J. L. BELL is a Massachusetts writer who specializes in (among other things) the start of the American Revolution in and around Boston. He is particularly interested in the experiences of children in 1765-75. He has published scholarly papers and popular articles for both children and adults. He was consultant for an episode of History Detectives, and contributed to a display at Minute Man National Historic Park.

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Tuesday, February 16, 2021

“Revolutionary Harbor” Discussion, 17 Feb.

On Wednesday, 17 February, the National Parks of Boston and Boston Harbor Now will host an online discussion on “Revolutionary Harbor: The Transatlantic World of Peter Faneuil,” about the role of slavery in shaping Boston’s eighteenth-century economy.

Peter Faneuil was one of the town’s richest merchants in the first half of that century, honored for giving money that went to building the earliest version of Faneuil Hall.

Much of Faneuil’s inheritance and business was rooted in chattel slavery, either from supplying the sugar-producing slave-labor camps of the Caribbean or from bringing more kidnapped African people to the New World. In that, he wasn’t unusual among leading New England merchants; his family was simply wealthier than most.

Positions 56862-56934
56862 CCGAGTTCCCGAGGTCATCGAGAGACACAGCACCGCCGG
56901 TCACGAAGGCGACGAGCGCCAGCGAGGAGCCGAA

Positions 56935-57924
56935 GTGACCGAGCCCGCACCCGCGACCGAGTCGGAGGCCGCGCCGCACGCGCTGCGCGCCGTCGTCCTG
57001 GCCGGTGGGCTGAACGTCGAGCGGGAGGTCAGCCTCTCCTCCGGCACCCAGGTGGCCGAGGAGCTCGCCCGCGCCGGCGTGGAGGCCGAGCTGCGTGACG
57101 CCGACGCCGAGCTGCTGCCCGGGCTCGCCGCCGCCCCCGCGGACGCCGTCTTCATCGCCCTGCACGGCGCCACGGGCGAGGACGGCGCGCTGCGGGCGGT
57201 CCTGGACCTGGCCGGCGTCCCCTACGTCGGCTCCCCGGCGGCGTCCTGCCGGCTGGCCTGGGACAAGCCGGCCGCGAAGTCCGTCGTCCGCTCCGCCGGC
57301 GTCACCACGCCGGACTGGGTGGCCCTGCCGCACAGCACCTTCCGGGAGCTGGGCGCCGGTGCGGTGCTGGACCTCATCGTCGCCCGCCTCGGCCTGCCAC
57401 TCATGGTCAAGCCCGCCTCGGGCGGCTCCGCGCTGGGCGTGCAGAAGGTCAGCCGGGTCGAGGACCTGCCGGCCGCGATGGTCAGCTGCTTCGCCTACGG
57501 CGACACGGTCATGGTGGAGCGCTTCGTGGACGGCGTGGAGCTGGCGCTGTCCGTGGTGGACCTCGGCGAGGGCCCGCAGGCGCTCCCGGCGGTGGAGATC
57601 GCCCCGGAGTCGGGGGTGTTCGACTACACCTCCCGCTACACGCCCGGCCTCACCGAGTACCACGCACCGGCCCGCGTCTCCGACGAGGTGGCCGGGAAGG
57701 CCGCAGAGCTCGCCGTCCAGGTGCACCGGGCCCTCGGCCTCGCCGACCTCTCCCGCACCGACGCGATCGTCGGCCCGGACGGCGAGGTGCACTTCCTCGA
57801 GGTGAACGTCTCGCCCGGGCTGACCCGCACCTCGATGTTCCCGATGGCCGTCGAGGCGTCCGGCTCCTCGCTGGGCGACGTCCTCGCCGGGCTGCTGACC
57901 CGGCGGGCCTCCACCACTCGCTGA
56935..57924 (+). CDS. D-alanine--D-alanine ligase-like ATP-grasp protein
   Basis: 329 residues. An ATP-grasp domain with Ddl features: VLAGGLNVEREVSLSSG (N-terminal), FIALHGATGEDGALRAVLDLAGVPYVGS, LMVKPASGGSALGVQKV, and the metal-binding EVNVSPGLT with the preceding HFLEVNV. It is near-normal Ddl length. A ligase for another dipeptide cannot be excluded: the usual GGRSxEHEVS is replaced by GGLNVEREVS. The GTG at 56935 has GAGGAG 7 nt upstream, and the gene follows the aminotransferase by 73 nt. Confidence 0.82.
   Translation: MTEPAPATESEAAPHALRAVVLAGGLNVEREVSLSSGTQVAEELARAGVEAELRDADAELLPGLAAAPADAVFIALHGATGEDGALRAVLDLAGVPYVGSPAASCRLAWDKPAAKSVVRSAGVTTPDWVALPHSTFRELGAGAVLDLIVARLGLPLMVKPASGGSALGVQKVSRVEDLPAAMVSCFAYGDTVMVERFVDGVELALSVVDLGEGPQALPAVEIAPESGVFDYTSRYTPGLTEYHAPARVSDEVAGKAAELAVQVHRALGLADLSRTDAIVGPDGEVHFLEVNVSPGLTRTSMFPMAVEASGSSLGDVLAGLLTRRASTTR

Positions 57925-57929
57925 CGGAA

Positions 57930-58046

Last October, the National Parks of Boston, the city of Boston, the Museum of African American History, and the Middle Passage Ceremonies and Port Markers Project installed a marker at the end of Long Wharf recognizing Boston’s participation in the transatlantic slave trade.

One side, headed “Coming from the Sea,” describes the trade in people in and out of Boston harbor. The other side, which one sees while facing the city, spotlights Crispus Attucks, Phillis Wheatley, Prince Hall, and Paul Cuffee as notable New Englanders of African descent.

It doesn’t look like Peter Faneuil’s name is on that marker, nor the name of any other individual slave trader or slave-camp supplier. Ironically, then, those merchants appear as a faceless mass—precisely what slavery and many decades of historiography reduced the captive Africans to. But in this case, anonymity might erase those men’s individual choices to participate in that trade.

Faneuil’s name remains, of course, on Faneuil Hall, nicknamed the “Cradle of Liberty,” which some people a paradox. I discussed the  potentials of renaming that building last September.

This discussion diving deeper into Peter Faneuil’s mercantile world is due to start on Wednesday at 7:00 P.M. and to run until 8:15. Register in advance here.

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